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Washington Post Editorial Page on Evolution: Fact-Free and Proud of It

Last week, I talked at length with a Washington Post editorial writer named Jo-Ann Armao. Ms. Armao said she was working on a possible editorial about the academic freedom bills on evolution currently being considered by legislatures of various states. I gave Ms. Armao a lengthy interview, providing a lot of background information and correcting various errors that have appeared in news coverage of the bills. The Post has now published its editorial on the topic, and it's now evident that Ms. Armao simply didn't care about facts. Ms. Armao had her spin, and even though the facts didn't substantiate it, she was going to stick to it.

Predictably, the Post asserts that the academic freedom bills are about "inviting creationism back into the classroom." Except that they aren't. In fact, the bills repeatedly and explicitly state that they only protect the presentation of scientific information, and that they don't authorize the promotion of any religious doctrine. I pointed this out to Ms. Armao in some detail. But it now turns out that the actual language of the bills didn't matter to Ms. Armao. She already had the line she was going to take, and if the facts didn't substantiate it, she obviously didn't care.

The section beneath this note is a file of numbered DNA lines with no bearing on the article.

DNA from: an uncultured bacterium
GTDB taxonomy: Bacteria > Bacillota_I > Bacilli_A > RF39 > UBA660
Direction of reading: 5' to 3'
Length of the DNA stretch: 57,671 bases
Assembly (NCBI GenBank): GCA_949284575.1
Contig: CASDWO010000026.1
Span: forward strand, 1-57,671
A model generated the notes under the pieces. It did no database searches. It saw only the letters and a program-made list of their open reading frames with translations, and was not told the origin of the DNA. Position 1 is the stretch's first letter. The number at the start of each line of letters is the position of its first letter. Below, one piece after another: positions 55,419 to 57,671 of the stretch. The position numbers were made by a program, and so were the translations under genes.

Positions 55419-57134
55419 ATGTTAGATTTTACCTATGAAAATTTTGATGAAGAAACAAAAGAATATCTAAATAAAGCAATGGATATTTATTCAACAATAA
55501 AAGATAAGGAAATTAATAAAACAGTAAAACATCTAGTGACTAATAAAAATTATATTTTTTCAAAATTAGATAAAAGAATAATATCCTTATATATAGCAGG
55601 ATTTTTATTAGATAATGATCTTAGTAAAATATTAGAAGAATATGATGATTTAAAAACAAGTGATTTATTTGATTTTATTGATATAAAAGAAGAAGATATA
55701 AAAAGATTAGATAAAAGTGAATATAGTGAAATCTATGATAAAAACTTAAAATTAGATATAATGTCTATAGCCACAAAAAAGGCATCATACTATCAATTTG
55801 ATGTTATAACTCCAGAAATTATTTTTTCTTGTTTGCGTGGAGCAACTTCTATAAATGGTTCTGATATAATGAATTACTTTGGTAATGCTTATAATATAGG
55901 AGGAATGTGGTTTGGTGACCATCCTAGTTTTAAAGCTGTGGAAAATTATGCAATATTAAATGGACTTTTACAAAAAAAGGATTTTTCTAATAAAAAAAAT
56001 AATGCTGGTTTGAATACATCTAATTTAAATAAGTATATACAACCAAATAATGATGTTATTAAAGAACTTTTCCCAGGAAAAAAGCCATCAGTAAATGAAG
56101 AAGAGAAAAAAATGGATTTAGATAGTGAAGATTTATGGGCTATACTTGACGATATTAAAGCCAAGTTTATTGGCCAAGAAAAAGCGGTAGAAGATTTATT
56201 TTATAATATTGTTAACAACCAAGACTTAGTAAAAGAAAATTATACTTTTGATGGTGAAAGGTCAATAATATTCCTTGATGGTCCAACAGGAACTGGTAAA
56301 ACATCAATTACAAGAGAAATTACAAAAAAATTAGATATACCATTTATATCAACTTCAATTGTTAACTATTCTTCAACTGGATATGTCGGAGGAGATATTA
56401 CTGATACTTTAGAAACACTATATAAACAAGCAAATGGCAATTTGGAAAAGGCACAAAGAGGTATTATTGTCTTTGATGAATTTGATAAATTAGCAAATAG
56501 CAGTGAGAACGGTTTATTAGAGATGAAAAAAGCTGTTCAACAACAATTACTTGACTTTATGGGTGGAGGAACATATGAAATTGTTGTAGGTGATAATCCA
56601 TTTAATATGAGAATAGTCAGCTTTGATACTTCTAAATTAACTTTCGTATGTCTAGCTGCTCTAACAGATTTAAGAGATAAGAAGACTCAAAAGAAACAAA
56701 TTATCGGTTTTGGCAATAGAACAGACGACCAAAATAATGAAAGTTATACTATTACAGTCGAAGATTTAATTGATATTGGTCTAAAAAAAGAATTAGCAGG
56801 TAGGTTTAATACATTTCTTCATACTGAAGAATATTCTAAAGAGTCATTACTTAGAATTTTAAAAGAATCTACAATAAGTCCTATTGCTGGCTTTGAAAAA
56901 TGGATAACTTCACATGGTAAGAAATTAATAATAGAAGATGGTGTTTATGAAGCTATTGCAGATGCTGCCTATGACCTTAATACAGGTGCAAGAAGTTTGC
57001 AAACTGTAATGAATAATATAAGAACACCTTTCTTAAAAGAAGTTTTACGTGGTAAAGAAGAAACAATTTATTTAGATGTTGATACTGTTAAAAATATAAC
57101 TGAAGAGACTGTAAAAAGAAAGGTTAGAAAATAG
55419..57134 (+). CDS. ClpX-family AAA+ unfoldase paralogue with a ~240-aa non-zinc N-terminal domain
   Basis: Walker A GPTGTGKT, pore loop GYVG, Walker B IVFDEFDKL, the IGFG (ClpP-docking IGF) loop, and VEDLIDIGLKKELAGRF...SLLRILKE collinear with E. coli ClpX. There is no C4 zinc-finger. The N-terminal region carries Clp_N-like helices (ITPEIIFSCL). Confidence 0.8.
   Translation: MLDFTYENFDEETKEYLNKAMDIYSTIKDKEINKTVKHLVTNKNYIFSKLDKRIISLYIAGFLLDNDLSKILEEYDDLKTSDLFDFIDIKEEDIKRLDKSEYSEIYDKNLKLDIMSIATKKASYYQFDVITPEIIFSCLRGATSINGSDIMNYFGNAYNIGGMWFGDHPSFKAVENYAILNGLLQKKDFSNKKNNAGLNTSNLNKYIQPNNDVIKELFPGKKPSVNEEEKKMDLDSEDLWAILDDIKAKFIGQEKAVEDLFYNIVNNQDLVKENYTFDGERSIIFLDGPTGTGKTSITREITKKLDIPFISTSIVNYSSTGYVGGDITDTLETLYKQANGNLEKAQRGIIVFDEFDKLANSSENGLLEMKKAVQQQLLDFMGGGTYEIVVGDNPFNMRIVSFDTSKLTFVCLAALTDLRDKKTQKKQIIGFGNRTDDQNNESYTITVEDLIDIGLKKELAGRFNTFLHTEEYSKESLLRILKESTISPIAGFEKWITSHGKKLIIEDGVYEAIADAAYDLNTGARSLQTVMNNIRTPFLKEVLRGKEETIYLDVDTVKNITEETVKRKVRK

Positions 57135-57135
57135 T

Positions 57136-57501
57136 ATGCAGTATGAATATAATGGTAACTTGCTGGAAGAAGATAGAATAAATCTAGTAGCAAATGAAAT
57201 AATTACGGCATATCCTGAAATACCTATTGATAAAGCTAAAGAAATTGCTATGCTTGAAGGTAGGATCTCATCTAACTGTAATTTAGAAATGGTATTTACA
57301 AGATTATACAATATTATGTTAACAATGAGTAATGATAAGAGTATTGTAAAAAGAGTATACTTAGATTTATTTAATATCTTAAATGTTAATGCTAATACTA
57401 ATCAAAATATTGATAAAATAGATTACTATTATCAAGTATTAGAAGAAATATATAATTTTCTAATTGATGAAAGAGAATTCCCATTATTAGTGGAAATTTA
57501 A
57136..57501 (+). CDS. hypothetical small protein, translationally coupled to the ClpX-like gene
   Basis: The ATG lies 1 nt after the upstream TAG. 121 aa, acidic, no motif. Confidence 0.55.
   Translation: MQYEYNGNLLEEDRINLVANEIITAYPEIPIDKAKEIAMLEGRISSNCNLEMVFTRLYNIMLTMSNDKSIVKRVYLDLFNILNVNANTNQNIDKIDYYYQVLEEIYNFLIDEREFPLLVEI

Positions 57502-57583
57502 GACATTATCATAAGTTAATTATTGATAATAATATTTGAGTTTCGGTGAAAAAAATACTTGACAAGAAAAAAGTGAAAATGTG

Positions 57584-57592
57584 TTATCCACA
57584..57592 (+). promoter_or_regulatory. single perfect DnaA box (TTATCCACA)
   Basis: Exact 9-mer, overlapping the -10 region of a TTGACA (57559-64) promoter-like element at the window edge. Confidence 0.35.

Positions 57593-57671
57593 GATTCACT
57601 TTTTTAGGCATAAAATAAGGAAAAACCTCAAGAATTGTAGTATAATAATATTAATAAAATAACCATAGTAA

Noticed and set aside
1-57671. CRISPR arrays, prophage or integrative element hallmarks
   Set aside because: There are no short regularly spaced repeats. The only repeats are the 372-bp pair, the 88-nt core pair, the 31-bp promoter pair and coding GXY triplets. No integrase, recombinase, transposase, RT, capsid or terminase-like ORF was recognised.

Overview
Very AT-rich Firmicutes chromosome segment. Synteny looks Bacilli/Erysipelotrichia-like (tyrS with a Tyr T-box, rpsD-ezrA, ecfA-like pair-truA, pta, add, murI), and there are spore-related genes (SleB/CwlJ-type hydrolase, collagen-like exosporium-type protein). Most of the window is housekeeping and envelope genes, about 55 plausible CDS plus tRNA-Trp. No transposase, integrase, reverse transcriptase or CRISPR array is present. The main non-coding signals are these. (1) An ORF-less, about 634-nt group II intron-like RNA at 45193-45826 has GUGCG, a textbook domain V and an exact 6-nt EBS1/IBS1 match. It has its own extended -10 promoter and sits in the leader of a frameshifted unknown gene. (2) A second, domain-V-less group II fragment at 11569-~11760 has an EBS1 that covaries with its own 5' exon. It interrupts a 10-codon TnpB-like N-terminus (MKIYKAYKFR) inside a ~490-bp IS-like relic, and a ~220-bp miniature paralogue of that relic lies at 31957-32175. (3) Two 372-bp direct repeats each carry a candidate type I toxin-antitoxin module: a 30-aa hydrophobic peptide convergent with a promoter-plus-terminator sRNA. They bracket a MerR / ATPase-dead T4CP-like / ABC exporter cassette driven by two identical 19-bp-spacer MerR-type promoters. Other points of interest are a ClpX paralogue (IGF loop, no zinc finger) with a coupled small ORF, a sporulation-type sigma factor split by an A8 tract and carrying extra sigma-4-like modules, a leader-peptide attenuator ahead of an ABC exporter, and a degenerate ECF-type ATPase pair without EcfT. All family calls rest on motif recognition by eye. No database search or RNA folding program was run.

The Post also absurdly claims that offering criticisms of Darwinism is tantamount to "question[ing] the existence of gravity or... suggest[ing] that two plus two equals anything but four." Tell that to the more than 700 Ph.D. scientists at institutions such as Princeton, MIT, Ohio State, and the University of Georgia who have expressed their skepticism of the central tenet of Neo-Darwinism. Or to National Academy of Sciences biologist Lynn Margulis (no friend of intelligent design!), who has written that "Mutations, in summary, tend to induce sickness, death, or deficiencies. No evidence in the vast literature of heredity change shows unambiguous evidence that random mutation itself, even with geographical isolation of populations leads to speciation." (Acquiring Genomes [2003], p. 29). I gave Ms. Armao an entire list of scientific controversies involving key aspects of biological and chemical evolution, including the origin of the first life, the role of mutations, the limits of natural selection, and the origination of animal body plans during the Cambrian Explosion some 500 million years ago. Such controversies are already discussed in the mainstream scientific literature--but teachers are being forbidden in many places from telling students about them.

I guess facts just don't matter when the issue is evolution and you're a writer for the Washington Post editorial page. After all, Post editorialists have a proud history of producing fact-free editorials on the topic (see here, here, and here). And the big media wonder why many citizens are turning to alternative sources for news and commentary?